Autos have caused more deaths in the Mission District this year than guns, the new captain of the Mission District Station said at his first monthly community meeting.
So far this year there have been five homicides in the Mission District, compared to 10 deaths from accidents that involved an auto, said Capt. Daniel Perea, a 23-year veteran of the San Francisco Police Department who assumed the leadership of the Mission District station on March 1.
“We want people to understand and be aware in this community that we are focused on traffic safety,” Perea said. “The risk is too high, and everyone has to be responsible.”
Traffic safety impacts the Mission District disproportionately — the Mission is second only to the Bayview in issuing citations, according to Perea.
Perea was the commander of forensic services before taking over the Mission District from Capt. Robert Moser who had been in the post since January 2012.
Moser will remain at the Mission Station as the commander of investigations.
Capt. Perea said that certain intersections — Castro and Market as well as South Van Ness and 14th Street — have had numerous red light violations and pedestrian right-of-way collisions.
“We have alerted officers to these locations for concentrated police focus,” he said.
In introducing himself to residents attending the community meeting, Perea said that he attended school in the Castro as a child, and worked in the district in the 1990s. He stressed outreach and a strong community presence as principle goals.
In other news on crime trends, Capt. Perea noted that aggravated assaults are down 19 percent since last year, and while robberies are down, burglaries jumped 26 percent compared to the same period last year.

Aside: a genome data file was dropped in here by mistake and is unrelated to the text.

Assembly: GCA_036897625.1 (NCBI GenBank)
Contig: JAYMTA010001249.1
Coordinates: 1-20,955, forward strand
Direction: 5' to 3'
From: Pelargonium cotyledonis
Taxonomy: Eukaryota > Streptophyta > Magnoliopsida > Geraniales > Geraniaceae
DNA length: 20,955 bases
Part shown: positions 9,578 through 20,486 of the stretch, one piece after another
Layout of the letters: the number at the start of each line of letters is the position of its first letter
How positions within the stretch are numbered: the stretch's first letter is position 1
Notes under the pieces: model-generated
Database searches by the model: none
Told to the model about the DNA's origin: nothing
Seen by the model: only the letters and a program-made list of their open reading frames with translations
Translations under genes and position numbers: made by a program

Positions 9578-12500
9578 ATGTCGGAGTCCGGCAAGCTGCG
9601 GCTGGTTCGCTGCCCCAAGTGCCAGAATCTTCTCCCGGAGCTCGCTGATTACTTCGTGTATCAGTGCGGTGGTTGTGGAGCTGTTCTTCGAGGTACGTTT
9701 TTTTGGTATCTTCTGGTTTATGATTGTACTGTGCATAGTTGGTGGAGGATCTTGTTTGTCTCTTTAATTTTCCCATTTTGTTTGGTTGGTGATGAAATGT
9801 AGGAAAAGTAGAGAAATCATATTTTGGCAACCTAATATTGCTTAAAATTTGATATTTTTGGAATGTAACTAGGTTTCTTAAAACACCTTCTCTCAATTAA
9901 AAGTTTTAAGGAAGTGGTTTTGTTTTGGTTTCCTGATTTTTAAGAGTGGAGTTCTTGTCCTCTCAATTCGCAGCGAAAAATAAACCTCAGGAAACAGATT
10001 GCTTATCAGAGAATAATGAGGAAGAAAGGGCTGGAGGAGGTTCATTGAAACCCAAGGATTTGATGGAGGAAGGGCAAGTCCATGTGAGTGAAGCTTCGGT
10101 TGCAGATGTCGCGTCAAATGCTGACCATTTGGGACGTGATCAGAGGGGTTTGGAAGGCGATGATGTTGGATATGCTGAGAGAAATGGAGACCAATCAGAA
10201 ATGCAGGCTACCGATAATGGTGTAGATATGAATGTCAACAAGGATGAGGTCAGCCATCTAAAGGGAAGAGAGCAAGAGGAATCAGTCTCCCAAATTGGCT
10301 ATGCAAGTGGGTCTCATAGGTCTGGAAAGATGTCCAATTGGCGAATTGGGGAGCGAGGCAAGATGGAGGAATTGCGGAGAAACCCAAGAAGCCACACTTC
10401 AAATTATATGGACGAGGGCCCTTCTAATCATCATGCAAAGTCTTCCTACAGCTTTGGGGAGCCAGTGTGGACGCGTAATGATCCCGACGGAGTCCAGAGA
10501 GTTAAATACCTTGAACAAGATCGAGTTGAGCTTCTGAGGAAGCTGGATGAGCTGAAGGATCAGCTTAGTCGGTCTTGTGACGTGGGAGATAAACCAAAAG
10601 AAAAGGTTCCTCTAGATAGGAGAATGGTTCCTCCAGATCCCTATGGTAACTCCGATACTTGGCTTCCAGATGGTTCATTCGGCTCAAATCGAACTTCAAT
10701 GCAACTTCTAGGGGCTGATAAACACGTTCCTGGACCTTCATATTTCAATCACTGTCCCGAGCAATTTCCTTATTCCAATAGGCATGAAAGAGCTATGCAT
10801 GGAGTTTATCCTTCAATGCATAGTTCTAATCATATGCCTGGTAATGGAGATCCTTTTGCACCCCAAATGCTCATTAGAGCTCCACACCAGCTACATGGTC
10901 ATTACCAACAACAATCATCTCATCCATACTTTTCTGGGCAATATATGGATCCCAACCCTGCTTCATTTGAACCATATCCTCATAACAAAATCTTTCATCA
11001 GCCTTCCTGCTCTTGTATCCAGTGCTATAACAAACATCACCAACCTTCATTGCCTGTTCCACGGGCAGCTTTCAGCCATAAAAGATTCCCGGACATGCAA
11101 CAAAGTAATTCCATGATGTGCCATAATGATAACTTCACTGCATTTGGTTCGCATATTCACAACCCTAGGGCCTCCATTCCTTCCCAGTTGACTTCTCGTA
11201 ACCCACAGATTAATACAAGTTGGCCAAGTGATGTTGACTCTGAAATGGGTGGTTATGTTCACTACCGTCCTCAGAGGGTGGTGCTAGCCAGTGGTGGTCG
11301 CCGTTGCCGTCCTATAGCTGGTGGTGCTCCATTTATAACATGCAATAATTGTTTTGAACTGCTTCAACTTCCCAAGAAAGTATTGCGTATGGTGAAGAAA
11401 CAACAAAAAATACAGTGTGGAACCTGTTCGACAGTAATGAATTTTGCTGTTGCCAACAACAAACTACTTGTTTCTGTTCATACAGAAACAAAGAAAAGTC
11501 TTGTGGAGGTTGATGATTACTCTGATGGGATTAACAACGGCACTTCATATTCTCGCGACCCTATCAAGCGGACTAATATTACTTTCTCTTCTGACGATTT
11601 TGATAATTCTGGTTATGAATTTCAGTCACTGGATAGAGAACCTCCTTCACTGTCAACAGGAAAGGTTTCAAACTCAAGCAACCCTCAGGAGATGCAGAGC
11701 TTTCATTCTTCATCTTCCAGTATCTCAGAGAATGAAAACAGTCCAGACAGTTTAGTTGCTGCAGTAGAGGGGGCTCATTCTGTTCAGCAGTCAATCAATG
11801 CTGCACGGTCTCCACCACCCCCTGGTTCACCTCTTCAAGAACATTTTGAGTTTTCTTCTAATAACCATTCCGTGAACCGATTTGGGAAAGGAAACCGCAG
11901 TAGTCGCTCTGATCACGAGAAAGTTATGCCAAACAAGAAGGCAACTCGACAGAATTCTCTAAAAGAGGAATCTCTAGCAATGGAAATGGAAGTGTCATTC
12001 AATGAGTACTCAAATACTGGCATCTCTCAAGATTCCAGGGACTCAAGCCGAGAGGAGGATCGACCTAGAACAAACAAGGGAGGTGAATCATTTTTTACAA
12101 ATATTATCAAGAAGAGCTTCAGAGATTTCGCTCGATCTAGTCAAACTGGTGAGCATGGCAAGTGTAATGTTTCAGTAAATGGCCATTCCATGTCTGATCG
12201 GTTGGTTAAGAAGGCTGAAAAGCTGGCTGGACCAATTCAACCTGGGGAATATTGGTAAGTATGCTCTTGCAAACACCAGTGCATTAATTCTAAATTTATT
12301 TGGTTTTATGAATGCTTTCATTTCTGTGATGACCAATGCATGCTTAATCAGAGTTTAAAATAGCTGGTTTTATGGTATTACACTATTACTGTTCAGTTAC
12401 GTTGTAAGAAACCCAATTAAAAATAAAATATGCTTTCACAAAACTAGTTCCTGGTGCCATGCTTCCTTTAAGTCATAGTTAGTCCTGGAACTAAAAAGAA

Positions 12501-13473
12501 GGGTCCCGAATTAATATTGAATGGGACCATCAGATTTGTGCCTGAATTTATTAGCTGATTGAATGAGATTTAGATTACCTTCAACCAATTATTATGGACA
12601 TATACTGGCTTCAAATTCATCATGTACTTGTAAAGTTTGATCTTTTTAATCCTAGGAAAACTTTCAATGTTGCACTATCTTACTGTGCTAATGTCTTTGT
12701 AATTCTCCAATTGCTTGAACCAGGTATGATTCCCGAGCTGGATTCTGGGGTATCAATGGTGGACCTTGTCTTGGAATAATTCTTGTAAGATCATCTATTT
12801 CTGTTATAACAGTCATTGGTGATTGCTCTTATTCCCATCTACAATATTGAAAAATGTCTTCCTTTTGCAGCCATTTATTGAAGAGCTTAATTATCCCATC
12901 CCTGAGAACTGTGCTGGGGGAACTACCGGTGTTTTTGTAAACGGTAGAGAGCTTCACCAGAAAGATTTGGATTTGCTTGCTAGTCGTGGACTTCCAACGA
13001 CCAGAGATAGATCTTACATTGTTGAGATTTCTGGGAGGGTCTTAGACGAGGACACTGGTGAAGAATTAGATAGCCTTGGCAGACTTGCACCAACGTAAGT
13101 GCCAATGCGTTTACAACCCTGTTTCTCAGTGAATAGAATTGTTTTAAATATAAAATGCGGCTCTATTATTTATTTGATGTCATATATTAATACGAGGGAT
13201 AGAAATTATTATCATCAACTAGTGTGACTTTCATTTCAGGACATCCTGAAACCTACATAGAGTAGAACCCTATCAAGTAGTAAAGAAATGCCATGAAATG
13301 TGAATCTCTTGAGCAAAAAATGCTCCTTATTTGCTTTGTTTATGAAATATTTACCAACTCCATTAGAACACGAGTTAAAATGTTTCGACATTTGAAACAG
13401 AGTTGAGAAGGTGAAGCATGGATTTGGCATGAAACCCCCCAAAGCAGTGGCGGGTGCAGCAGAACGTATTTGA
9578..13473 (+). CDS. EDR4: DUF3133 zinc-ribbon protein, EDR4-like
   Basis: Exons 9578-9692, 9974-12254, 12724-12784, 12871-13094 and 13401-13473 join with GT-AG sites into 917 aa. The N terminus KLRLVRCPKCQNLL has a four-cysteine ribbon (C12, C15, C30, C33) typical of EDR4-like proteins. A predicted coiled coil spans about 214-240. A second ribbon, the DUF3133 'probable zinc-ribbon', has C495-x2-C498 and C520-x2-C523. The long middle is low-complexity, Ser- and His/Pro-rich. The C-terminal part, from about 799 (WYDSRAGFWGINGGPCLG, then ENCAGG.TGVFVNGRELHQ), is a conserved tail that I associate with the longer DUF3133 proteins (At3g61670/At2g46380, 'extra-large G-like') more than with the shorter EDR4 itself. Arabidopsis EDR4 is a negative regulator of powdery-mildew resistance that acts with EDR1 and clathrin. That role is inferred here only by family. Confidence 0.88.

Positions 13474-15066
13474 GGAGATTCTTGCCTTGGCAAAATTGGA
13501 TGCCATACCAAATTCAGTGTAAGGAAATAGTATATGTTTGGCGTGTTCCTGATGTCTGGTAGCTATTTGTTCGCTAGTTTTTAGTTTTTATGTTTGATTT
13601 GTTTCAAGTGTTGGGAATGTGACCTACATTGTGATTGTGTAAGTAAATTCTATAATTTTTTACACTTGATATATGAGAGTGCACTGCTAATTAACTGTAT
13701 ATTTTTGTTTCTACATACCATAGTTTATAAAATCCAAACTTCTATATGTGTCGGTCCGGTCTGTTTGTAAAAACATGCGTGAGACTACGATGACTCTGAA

Perea said that in looking at theft and burglary reports it is clear that brief moments of inattention by the victim, is “all it takes” for someone to be robbed.
The more than a dozen residents attending the meeting on the last Tuesday of March were mostly concerned with issues impacting their blocks. Some complained about disturbances and problems that spill over from nightclubs and bars and others wanted some resolution of what they described as homeless encampments in Franklin Square.
One attendee interjected several times during the meeting to complain about what he perceived as the negative impact of the “tech presence,” calling the “18th Street corridor…a retarded pointless joke.”
“…they’re coming in here — there’s nothing we can do,” Officer Keith said. “All we can do is try to regulate where they’re going.”
While there was no mention of a concrete numerical rise in homeless and loiterers in these areas, the group’s sense of influx was attributed to the sit-lie-legislation and sweeps of Golden Gate Park and similarly impacted areas. Those developments push the homeless population to areas with a less predictable police presence, he said.
One woman, until then sitting silently near the back, asked, “What are you going to do to get these people off drugs? How are you going to help them?”
That is a big issue, Captain Perea said.